(8) If a provider of behavioral health services that contracts with the Department of Mental Health and Addiction Services requests payment, the name and address of the person, a general description of the types of services provided, and the amount requested shall be disclosed to the department, provided notification that such disclosure will be made is sent, in writing, to the person not less than thirty days prior to such disclosure. In cases where a dispute arises over the fees or claims, or where additional information is needed to substantiate the claim, the disclosure of further information shall be limited to additional information necessary to clarify only the following: (A) That the person in fact received the behavioral health services in question, (B) the dates of such services, and (C) a general description of the types of services. Information the department receives pursuant to this subdivision shall be disclosed only to federal or state auditors and only as necessary for the purposes of auditing.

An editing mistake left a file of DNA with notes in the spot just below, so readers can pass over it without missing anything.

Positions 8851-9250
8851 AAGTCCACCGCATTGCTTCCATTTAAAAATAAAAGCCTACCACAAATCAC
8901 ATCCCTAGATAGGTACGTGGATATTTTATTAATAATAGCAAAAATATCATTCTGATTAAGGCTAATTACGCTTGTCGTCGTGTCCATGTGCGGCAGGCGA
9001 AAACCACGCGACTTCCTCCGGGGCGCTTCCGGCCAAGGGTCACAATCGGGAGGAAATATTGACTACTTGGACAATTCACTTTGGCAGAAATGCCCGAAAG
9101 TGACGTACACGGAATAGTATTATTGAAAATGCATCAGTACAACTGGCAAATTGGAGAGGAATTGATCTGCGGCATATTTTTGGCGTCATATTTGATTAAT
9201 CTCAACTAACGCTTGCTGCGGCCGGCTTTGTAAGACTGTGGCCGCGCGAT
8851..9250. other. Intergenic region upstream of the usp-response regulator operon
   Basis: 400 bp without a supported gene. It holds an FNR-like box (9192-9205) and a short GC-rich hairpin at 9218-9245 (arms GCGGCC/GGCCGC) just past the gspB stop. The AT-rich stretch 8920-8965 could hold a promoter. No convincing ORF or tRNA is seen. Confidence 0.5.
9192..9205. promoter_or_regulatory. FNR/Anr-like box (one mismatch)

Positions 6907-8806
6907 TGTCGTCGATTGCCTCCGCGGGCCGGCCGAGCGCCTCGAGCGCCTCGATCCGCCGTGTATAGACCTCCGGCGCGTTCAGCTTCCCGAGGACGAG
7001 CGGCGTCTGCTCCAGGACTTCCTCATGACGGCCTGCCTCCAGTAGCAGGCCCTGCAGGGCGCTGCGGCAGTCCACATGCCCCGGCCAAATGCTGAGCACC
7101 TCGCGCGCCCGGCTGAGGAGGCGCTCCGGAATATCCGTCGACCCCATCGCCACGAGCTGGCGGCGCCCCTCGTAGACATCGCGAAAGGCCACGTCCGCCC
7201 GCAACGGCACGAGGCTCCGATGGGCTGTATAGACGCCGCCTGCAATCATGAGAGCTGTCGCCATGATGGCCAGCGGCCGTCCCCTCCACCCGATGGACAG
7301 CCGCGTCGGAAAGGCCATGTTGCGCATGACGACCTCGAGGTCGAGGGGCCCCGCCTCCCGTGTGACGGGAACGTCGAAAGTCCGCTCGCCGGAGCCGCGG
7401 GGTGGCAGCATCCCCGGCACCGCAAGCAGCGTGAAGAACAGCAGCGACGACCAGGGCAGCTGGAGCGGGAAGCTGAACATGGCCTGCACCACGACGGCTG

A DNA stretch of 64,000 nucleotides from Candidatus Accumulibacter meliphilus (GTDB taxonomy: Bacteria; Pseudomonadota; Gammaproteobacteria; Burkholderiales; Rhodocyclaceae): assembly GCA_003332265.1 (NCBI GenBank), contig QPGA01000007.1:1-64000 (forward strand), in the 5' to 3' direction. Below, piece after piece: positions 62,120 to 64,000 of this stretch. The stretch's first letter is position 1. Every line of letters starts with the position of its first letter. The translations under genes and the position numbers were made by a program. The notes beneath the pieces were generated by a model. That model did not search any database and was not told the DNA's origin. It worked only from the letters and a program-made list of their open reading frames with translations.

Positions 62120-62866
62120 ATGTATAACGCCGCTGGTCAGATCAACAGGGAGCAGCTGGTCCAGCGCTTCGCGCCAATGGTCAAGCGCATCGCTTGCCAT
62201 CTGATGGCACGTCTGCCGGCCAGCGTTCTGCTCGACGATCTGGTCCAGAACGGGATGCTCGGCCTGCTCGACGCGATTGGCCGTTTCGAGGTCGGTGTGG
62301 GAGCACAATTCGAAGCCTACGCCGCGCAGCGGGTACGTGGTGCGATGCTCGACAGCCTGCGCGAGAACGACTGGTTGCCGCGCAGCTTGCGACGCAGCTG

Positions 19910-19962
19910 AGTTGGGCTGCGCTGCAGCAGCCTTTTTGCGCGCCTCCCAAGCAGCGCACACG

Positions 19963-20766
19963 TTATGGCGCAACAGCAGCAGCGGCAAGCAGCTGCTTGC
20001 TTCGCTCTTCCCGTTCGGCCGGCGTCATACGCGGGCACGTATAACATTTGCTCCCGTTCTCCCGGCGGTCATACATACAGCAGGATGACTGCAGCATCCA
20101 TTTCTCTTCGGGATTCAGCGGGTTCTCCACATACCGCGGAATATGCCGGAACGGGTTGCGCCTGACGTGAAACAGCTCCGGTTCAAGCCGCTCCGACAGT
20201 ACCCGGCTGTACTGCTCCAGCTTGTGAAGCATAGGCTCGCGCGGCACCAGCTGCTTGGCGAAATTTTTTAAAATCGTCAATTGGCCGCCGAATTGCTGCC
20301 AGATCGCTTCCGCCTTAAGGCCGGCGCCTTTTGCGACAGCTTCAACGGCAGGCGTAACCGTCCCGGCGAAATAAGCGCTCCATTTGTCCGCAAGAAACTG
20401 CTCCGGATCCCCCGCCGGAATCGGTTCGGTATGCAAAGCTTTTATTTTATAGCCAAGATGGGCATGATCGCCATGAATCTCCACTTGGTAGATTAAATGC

Sec. 2. Subsection (f) of section 17a-451 of the general statutes is repealed and the following is substituted in lieu thereof:
(f) (1) He shall establish and enforce standards and policies for the care and treatment of persons with psychiatric disabilities or persons with substance abuse disabilities, or both, in public and private facilities which are consistent with other health care standards and may make any inquiry, investigation or examination of records of such facilities as may be necessary for the purpose of investigating the occurrence of any serious injury or unexpected death involving any person who has within one year of such occurrence received services for the care and treatment of such disabilities from a state-operated facility or a community program receiving state funds. (2) The findings of any such inquiry, investigation or examination of records conducted pursuant to this subsection shall not be subject to disclosure pursuant to section 1-210, nor shall such findings be subject to discovery or introduction into evidence in any civil action arising out of such serious injury or unexpected death. (3) Except as to the finding provided in subdivision (2) of this subsection, nothing in this subsection shall be construed as restricting disclosure of the confidential communications or records upon which such findings are based, where such disclosure is otherwise provided for by law.
Approved June 23, 1999TOP